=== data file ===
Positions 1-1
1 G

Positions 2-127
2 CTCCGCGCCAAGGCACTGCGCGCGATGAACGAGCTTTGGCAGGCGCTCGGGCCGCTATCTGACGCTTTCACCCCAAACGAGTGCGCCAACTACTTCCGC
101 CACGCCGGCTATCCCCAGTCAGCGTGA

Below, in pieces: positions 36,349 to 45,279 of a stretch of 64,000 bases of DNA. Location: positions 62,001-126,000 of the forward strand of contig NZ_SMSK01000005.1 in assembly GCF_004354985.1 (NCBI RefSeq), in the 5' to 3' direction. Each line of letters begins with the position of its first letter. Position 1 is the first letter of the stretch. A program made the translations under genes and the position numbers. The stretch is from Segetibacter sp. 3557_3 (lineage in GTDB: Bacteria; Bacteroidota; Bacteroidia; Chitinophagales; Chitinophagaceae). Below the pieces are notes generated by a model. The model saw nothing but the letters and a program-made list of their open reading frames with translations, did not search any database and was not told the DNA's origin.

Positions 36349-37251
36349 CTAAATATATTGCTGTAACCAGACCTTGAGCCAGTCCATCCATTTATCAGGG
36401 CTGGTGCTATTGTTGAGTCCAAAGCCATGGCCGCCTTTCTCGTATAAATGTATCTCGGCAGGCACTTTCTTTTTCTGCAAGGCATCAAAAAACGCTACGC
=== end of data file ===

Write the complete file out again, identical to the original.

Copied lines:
Positions 1-1
1 G

Positions 2-127
2 CTCCGCGCCAAGGCACTGCGCGCGATGAACGAGCTTTGGCAGGCGCTCGGGCCGCTATCTGACGCTTTCACCCCAAACGAGTGCGCCAACTACTTCCGC
101 CACGCCGGCTATCCCCAGTCAGCGTGA

Below, in pieces: positions 36,349 to 45,279 of a stretch of 64,000 bases of DNA. Location: positions 62,001-126,000 of the forward strand of contig NZ_SMSK01000005.1 in assembly GCF_004354985.1 (NCBI RefSeq), in the 5' to 3' direction. Each line of letters begins with the position of its first letter. Position 1 is the first letter of the stretch. A program made the translations under genes and the position numbers. The stretch is from Segetibacter sp. 3557_3 (lineage in GTDB: Bacteria; Bacteroidota; Bacteroidia; Chitinophagales; Chitinophagaceae). Below the pieces are notes generated by a model. The model saw nothing but the letters and a program-made list of their open reading frames with translations, did not search any database and was not told the DNA's origin.

Positions 36349-37251
36349 CTAAATATATTGCTGTAACCAGACCTTGAGCCAGTCCATCCATTTATCAGGG
36401 CTGGTGCTATTGTTGAGTCCAAAGCCATGGCCGCCTTTCTCGTATAAATGTATCTCGGCAGGCACTTTCTTTTTCTGCAAGGCATCAAAAAACGCTACGC